Decision time: 1994 Mustang - keep it running or move on?

I have a 1994 V6 Mustang - manual transmission with 130,000 miles on it. I bought it 5 years ago for $4000, have put some money into it (new convertible top, tires and head gasket are the major things) but I definitely don’t feel like it has asked a lot out of me. Mostly it’s just been an awesomely reliable, beautiful, nice-driving car. I love it so much that even though my dad went on vacation and loaned me his 2001 Vette, I parked the Vette and went back to my Mustang after 3 days.

However, I’m starting to look ahead at my car plan for the next 5 years and i’m concerned that the Mustang will wear down and start to become unreliable. I don’t have a lot of friends/family around so I really can’t be getting stranded out on the road very much. I really need a reliable car. I see 2 options:

  1. Sell the Mustang now while it still looks/runs good, spend $5000 on a reliable but not “cool” sedan type of car, and save up for a newer Mustang in about 2016
  2. Keep the Mustang, put the $5000 into some sort of mechanical overhaul, and save up for a newer Mustang in about 2016

Question is, can $5000 keep this car running reliably for 5 more years? Can this car be stretched to 180,000 - 200,000 miles? What things do I need to worry about?

Any advice would be much appreciated!

I vote for keeping it. The head gasket failures were a notorious problem for these engines, but if the repair was done properly, professionally, and completely, you won’t have to do them again. This is a fairly simple car to repair and maintain compared to a late-model car, and I think your maintenance costs on this car over the next 5 years could very well be quite lower than a newer car. Of course as age and mileage increase the chance of catastrophic and unwarned engine or transmission failure rises, but not so much that no one should drive an older well-maintained car. 200k miles is a quite reasonable mark.

Ever had the clutch replaced? That’s probably the next major item.

No matter what you buy, you’re going to wear out tires, brakes, fluids, etc. If you know the history of this car, have been happy with it and enjoy driving it, keep it and put your 5K in the bank.


Keep it. You haven’t put the $5000 into it yet and may not have to. I’d guess it has an auto transmission. Change the trans fluid about every 30,000 miles, change the brake fluid every 3 to 4 years. Keep up with the oil and coolant. There isn’t much else to it unless something fails, and that’s far less than $5000.

I say keep it also. It’s a convertible so it will always have value even though it’s heading for the 20 year mark. Keep it properly maintained and it will continue to give you years of service.

Like all convertibles, it needs to be kept in a garage…

I don’t see any real problems in the post, other than the car is getting older. Have a good shop do a complete inspection of the car, including compression tests, and leak down tests. If the compression is good and it passes the leak down test then the cylinders, valves, heads, and head gaskets should be good. If that’s the case, getting another $5,000 car might just present with more problems than the car you have now.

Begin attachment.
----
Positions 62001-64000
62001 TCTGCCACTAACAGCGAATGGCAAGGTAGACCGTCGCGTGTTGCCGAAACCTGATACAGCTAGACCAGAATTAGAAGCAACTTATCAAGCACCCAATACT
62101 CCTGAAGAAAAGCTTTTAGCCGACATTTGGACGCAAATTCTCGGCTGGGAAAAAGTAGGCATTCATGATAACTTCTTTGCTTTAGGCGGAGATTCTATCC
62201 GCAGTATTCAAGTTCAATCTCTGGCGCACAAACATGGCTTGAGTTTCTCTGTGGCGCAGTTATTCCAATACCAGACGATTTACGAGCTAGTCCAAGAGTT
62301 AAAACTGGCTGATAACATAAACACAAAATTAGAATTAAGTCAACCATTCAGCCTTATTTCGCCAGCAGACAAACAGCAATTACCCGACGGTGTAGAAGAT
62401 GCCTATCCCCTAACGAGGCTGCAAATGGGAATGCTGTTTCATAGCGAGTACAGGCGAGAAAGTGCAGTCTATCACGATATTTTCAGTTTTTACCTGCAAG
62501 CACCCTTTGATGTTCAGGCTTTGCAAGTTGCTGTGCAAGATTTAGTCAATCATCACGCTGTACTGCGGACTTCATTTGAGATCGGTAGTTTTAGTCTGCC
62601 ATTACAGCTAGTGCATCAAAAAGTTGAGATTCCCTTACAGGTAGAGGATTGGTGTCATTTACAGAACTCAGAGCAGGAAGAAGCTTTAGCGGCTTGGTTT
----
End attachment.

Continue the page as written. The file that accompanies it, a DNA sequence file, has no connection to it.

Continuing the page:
I don’t see any reason to worry. Saving up for a new car in the future is a good plan and the car you have now seems to allow you to do that.

My son has a 1995 Mustang with about 130,000 miles. His caf is a coupe with the V-8 engine and the 4 speed manual transmission. His wife owned the car before they were married. Due to a back injury, his wife can’t drive the Mustang–she drives the Chevrolet Uplander that they own.
My son was thinking about selling the Mustang and buying another used vehicle. SInce he doesn’t live in a rust belt state and his Mustang has a good body, I recommended that he keep the Mustang. The rear wheel drive is cheaper to repair than a front wheel drive. There are cars that get better gasoline mileage than his Mustang, but he could buy a lot of gasoline for what a newer vehicle would cost.

If the Mustang isn’t giving any significant problems I’d keep it. If the car has been cared for properly (maintenance and fluid changes when needed the Mustang will probably last many more years. With proper care and maintenance most cars are just getting broke in good at 100K miles. I personally own an '88 Ford Escort with 518,500 miles and about 1 1/2 years ago we moved from NC-KY, when it came time to move the cars I drove this Escort on the 500 mile trip with no problems. If your concerned about future problems you could have it checked out by a trusted mechanic for other potential problems. All cars have normal wear items that are going to need replacing regardless of what you drive, as long as most repairs are for such items and the car is in good condition I’d keep on driving it. If you buy another used car you’re not going to know who had it before or the maintenance background, so you may just be buying someone else’s problems. A newer vehicle doesn’t always mean less problems and more dependability.